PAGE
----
How a Fish Almost Destroyed My Childhood

When I was seven, my family moved from suburban California to rural Idaho.   In an effort to embrace Northern Idaho culture, my dad took me fishing at a lake near our house.   I was really excited.

Mostly because I thought that I would get to keep the fish I caught as a pet.  

My dad spent all day showing me how to thread a worm and cast a line.  

Every second, I expected to feel a pull on my hook and reel in my new best friend.  It never happened.  

I was heartbroken.  Even though I never got to meet my fish friend, it felt like he had been forcibly taken from me.  My hopes were crushed.  As my dad was desperately trying to console me, a kindly fisherman took note and offered to let me have one of the fish he had in his bucket. 

I was ecstatic!  My mind immediately composed a vivid montage of all the fun times I would have with my new friend. 

The fisherman set his bucket on the dock and let me pick out my fish.  I chose the cutest fish I could find and lovingly transferred it to my own bucket.   "Hi," I whispered; "My name is Allie.  I'm your new best friend."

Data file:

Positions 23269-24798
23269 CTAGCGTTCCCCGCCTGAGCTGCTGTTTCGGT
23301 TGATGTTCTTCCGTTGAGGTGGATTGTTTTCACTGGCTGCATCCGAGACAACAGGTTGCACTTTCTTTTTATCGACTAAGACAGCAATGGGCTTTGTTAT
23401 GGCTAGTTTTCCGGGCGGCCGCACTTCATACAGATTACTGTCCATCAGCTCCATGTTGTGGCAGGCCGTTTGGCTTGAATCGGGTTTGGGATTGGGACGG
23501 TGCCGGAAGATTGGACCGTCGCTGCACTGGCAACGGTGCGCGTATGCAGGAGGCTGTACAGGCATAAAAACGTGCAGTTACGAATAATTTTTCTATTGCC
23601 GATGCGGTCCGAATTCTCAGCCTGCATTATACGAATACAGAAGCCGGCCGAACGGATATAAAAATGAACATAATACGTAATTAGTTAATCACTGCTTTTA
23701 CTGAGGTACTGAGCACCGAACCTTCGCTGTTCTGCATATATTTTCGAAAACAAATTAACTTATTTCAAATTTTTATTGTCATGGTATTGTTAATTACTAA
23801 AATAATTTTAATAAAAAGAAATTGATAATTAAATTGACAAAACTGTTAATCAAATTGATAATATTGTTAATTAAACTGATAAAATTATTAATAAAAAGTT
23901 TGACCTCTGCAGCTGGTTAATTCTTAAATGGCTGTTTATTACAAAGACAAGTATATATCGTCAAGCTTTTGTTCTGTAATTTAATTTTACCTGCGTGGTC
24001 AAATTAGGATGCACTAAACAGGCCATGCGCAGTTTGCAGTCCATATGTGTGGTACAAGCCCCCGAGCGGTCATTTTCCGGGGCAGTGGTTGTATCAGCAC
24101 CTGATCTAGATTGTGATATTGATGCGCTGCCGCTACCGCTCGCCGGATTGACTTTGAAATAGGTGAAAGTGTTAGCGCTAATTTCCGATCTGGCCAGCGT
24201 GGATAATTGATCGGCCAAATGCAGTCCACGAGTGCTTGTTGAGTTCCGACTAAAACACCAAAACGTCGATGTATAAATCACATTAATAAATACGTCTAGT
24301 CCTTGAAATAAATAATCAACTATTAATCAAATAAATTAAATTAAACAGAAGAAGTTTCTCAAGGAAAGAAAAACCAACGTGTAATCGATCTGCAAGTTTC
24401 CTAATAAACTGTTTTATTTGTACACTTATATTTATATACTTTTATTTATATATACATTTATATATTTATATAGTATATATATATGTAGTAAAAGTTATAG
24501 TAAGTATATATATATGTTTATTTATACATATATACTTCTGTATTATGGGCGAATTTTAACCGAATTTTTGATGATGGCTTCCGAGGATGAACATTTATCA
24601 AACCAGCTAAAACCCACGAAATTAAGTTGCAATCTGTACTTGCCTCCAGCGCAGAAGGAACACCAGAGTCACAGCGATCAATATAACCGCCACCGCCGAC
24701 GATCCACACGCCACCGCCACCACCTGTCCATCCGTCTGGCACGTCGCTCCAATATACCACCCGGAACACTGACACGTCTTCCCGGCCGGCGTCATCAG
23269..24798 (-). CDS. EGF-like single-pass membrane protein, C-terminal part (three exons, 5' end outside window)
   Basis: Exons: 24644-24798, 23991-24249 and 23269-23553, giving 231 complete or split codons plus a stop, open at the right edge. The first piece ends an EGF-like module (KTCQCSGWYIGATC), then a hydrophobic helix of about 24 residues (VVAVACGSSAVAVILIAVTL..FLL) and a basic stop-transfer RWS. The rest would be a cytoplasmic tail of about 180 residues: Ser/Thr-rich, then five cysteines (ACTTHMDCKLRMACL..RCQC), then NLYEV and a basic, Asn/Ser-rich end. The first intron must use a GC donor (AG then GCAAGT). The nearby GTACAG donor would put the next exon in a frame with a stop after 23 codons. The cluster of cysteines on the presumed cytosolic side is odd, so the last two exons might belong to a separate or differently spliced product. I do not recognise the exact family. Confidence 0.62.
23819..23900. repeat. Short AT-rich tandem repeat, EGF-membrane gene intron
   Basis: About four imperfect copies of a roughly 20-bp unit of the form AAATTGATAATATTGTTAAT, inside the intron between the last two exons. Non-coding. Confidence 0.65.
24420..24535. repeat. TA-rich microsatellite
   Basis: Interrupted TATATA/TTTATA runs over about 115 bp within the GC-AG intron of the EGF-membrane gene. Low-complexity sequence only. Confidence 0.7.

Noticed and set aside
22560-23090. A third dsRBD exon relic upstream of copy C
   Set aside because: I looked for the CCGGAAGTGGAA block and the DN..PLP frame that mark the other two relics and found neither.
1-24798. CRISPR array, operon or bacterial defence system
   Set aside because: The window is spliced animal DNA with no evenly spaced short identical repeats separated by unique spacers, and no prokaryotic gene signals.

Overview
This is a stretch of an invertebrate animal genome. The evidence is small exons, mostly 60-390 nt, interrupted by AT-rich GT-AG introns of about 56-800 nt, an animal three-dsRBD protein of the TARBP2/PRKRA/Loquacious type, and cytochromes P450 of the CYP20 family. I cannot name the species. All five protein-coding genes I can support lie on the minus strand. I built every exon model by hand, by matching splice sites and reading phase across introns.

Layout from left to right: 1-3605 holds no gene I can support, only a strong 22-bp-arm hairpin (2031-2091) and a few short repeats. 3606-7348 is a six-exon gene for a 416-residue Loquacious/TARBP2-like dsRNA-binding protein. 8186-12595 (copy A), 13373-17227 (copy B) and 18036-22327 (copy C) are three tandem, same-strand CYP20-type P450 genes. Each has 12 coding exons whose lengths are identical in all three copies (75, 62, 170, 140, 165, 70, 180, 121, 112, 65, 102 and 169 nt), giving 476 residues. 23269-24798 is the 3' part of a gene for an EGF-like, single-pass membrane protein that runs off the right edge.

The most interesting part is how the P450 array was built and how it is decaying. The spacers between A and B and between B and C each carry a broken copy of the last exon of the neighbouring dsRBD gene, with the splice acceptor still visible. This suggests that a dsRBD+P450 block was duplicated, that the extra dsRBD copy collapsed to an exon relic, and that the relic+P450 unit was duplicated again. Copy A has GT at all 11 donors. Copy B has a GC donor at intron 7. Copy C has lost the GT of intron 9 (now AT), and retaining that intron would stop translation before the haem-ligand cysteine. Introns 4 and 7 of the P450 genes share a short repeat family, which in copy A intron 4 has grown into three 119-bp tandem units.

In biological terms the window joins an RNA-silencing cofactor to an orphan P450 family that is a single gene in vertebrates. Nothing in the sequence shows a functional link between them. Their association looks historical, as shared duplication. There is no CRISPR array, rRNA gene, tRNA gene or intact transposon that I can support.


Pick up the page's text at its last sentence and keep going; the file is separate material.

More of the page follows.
Once we got home, my dad went to take a nap and I carried my fish's bucket out into our backyard.   I set the bucket down and ran as fast as my excited little legs could carry me to fetch a shovel.  


I set my friend free in his new home and watched him swim around for awhile.  I felt so pleased with myself for transporting this humble little fish from his old life of poverty and hardship to a new life with his very own pond and all the bread pieces he could eat.  

After making sure that my fish was comfortable and happy, I went inside to make toys and furniture for him.  I glued toothpicks and popsicle sticks together to form miniature chairs and tables.  My fish was going to love his new home!  I was so excited for him.  

An hour or so later, I proudly carried the things I made outside to give to my fish.  

As I got closer to the pond, I could already sense that there was something wrong.  There were no happy splashing sounds.  I couldn't see the water over the top of hole I'd dug.  I dropped the fish furniture I had made and broke into a run.  

When I reached the pond, I was horrified to discover that most of the water had been absorbed into the ground.  My fish was lying on its side, flopping around in about a half-inch of mud-water.  

WHAT HAD I DONE????  I immediately got the hose and started spraying my fish with a stream of cold water.  

I filled up the hole and waited.  My fish floated belly-up in the murky water.  Every now and then he would thrash around and try to turn himself over unsuccessfully.  I tried to help him stay right-side up by holding him in the correct orientation and then releasing him gently, but he always flopped back over lifelessly.  It became clear that he wasn't going to make it.